Dec. 12 (Bloomberg) -- EON AG, Germany’s largest utility, said it will book an impairment charge of about 3 billion euros ($3.95 billion) this year, mainly because of lower long-term prices and “regulatory intervention” in Italy and Spain.
The charge will reduce net income for 2011 and will have no impact on operating profit, the Dusseldorf, Germany-based company said in a DGAP newswire statement today.
The impairments deriving from Italy and Spain amount to 2.1 billion euros, EON said. The company also identified charges in Hungary and Slovakia as well as the “Benelux” region, it said.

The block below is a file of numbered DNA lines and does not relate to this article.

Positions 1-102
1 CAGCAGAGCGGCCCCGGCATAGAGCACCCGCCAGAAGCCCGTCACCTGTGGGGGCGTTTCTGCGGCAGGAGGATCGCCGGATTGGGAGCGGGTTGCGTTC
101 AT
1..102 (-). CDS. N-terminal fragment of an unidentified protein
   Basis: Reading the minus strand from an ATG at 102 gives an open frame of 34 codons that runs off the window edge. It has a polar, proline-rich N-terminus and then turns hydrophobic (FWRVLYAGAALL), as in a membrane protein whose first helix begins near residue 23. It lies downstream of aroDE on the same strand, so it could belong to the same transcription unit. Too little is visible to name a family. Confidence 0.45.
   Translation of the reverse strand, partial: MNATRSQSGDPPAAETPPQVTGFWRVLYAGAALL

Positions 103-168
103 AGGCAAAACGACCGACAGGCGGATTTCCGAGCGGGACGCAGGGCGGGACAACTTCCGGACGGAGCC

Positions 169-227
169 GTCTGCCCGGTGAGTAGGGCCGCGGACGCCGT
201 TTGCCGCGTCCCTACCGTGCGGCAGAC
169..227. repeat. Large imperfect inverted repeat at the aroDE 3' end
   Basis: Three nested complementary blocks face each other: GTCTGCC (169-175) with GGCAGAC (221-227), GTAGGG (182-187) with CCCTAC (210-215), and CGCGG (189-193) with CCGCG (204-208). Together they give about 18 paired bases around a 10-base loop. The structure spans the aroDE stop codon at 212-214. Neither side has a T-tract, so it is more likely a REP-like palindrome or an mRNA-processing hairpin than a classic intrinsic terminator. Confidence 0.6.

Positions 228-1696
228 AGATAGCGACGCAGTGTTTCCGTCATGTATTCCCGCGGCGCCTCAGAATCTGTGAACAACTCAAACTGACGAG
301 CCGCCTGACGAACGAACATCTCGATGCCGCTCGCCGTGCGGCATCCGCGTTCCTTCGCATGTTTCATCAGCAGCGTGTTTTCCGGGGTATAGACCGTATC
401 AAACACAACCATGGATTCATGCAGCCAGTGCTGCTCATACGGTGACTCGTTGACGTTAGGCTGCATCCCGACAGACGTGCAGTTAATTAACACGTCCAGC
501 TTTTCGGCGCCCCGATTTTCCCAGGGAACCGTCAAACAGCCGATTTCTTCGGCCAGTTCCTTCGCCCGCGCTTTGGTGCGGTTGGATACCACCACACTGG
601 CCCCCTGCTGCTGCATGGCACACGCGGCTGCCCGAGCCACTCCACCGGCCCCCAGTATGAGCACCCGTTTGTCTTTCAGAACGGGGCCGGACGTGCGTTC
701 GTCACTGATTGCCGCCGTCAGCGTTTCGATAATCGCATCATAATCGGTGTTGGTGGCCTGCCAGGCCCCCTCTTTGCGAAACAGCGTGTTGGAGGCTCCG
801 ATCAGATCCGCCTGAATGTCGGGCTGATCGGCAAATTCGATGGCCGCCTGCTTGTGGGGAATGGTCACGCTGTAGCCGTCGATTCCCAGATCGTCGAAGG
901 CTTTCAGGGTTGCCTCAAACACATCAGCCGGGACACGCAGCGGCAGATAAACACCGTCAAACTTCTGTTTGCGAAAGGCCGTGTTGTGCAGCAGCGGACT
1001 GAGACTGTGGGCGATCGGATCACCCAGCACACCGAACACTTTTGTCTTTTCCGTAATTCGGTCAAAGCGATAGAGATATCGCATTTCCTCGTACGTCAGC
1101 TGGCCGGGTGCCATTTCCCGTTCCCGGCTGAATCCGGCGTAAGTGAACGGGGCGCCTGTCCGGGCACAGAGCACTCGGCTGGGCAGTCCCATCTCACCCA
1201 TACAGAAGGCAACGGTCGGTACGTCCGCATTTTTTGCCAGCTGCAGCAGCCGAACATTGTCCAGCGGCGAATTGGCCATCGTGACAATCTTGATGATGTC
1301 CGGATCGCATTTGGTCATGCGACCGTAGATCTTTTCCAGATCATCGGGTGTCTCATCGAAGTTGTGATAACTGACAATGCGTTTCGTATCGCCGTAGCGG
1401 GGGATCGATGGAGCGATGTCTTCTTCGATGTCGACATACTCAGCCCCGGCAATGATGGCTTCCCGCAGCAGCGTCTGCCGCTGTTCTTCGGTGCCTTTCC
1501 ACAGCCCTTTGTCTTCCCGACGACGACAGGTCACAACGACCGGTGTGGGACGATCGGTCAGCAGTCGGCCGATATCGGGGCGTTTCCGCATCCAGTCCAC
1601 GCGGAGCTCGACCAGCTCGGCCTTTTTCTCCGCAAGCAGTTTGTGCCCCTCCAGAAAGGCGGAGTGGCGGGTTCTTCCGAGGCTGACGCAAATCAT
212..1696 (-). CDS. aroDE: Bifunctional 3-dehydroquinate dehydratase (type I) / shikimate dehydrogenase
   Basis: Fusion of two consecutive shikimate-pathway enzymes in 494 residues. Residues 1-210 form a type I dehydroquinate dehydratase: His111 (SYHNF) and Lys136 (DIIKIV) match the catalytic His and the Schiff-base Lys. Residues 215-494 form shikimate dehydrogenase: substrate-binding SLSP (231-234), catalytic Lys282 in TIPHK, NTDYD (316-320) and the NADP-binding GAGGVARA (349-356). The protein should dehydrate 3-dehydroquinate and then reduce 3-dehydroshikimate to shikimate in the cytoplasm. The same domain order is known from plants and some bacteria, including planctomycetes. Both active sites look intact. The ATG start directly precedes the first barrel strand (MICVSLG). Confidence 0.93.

EON said last month it planned to make job cuts in the “upper end” of the 9,000 to 11,000 range announced in August as it seeks to lower costs after the country’s nuclear withdrawal. The disaster at Japan’s Fukushima Dai-Ichi atomic plant in March fueled anti-nuclear sentiment in Germany, spurring the government to shut all reactors by 2022.
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